Re: Managing large http_access lists: alternative methods

From: Dancer <>
Date: Thu, 09 Apr 1998 16:46:42 +1000

Try this for an idea.

Put a primary DNS zone for a fake domain name on the squid server (or on
it's DNS source):


(or more correctly, whip up a script to generate some DNS zone files for
each of the customers to map their IP addresses into the fake-domain)

Then allow the fake domain name access. The penalties are the storage of
the zone files, an inability to look up their _real_ names for the logs
(but you can log their numeric IP address instead), and a reverse DNS
lookup for them all. Best to increase the DNS cache sizes in squid.conf
if you do this.

acl legit_customers srcdomain allourcustomers.fake
http_access allow legit_customers
miss_access allow legit_customers

Scott Lystig Fritchie wrote:
> This will be my last question/observation/suggestion message for the
> evening, I promise. I also searched my archive of previous messages,
> the FAQ, etc. as best as I could looking for possible answers.
> MRNet is operating some Squid caches which, at the moment, have no
> access restrictions on them. The goal was to make it as easy as
> possible for our customers to see the beauty and wisdom of
> participating in the cache hierarchy. That policy has worked
> moderately well for our customers ... and too well for non-customers
> who attempt to launder their connections when breaking in to Web-based
> chat systems, etc. So, it's (beyond reasonable) time to clamp down.
> However, I'd like to keep open-to-our-customers policy. However, the
> list of *aggregated* networks that Squid would have to check is a list
> of at least 122 networks. Lots of CIDR blocks, holes punched in CIDR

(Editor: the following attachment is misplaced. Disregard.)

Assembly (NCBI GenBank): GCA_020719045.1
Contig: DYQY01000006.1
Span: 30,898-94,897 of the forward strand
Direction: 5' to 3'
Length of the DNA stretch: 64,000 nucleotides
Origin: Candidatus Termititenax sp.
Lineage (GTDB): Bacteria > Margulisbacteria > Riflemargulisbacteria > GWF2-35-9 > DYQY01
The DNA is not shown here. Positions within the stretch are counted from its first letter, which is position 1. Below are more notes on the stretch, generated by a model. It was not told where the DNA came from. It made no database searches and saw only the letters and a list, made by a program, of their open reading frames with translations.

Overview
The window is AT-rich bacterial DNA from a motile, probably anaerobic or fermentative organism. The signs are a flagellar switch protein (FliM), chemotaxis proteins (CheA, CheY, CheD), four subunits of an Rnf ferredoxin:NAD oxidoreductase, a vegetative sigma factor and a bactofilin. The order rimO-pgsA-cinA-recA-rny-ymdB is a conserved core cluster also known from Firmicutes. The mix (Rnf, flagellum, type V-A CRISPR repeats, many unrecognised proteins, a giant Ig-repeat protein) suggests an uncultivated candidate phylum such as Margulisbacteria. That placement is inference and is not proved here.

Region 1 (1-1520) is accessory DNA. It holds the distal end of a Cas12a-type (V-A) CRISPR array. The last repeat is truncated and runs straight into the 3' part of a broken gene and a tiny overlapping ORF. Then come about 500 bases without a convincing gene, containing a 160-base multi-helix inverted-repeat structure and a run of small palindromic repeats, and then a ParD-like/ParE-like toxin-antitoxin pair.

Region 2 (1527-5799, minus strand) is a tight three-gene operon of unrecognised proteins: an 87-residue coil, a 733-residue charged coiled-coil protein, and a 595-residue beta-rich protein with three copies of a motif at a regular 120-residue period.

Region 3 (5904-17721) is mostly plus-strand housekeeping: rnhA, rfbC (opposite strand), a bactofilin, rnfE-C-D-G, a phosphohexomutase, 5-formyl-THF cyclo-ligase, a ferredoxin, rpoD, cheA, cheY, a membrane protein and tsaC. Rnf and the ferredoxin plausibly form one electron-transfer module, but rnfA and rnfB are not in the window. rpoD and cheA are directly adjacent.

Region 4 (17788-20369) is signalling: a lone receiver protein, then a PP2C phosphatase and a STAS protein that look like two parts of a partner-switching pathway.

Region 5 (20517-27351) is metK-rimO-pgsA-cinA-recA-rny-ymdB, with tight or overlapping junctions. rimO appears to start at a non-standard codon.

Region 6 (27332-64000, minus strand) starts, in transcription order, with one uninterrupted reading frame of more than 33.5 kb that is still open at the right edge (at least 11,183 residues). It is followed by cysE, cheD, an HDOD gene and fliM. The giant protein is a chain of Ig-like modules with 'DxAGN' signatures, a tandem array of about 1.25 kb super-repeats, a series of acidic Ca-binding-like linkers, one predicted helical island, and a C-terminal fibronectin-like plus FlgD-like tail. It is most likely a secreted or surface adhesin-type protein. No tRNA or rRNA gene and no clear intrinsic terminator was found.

> blocks, Class B networks, multiply-homed customers, you name it. And
> since we were recently purchased by another ISP, I'd have to add
> another two to four dozen networks to encompass our entire customer
> network base.
> My first question is: is there a significant performance penalty for
> checking so many http_access statements, or throwing lots of networks
> statements in a fewer number of acl statements? When our busiest
> cache is busiest, we see 75K TCP connections and 30K ICP queries per
> hour. (Dunno exactly how many of those would disappear once the ACLs
> go into place.)
> I don't really want to have to manage that list of networks by hand.
> Am I too idealistic (or too lazy) in hoping for a better way to manage
> these things?
> If there isn't a better way, how harebrained would these ideas be
> considered?
> * Since our routers have a lot of info of who's close and who
> isn't, it would be cool to ask a router that info.
> Unfortunately, that's difficult to do. Perhaps a hacked
> version of gated, listening in on what its neighbor routers
> are saying, which could answer queries from Squid about who's
> close (i.e. a customer) and who isn't. (I've been incubating
> this idea for a while ... would also be cool for making an
> intelligent, dynamic autoconfiguration script writer pretty
> easy. "Oh, you're located near the Duluth POP. You want to use
> Duluth's cache first, not the one in Mankato.")
> * A pool of external processes, like the DNS resolver and
> redirector processes, which use traceroute back to a client.
> If the client is more than N hops away, or if certain router
> interfaces are reached within N hops, they're too far away to
> be a customer.
> * Cache this info (or the first 3 octets of the client's
> address) in the data structures Squid already keeps. It would
> make subsequent postitive/negative lookups quick, there
> would be an automatic expiration mechanism (for those
> customers silly enough to leave us for another ISP), and
> stateful memory when squid is killed/restarted.
> OK, call me lazy and crazy. :-)
> -Scott

Did you read the documentation AND the FAQ?
If not, I'll probably still answer your question, but my patience will
be limited, and you take the risk of sarcasm and ridicule.
Received on Wed Apr 08 1998 - 23:57:05 MDT

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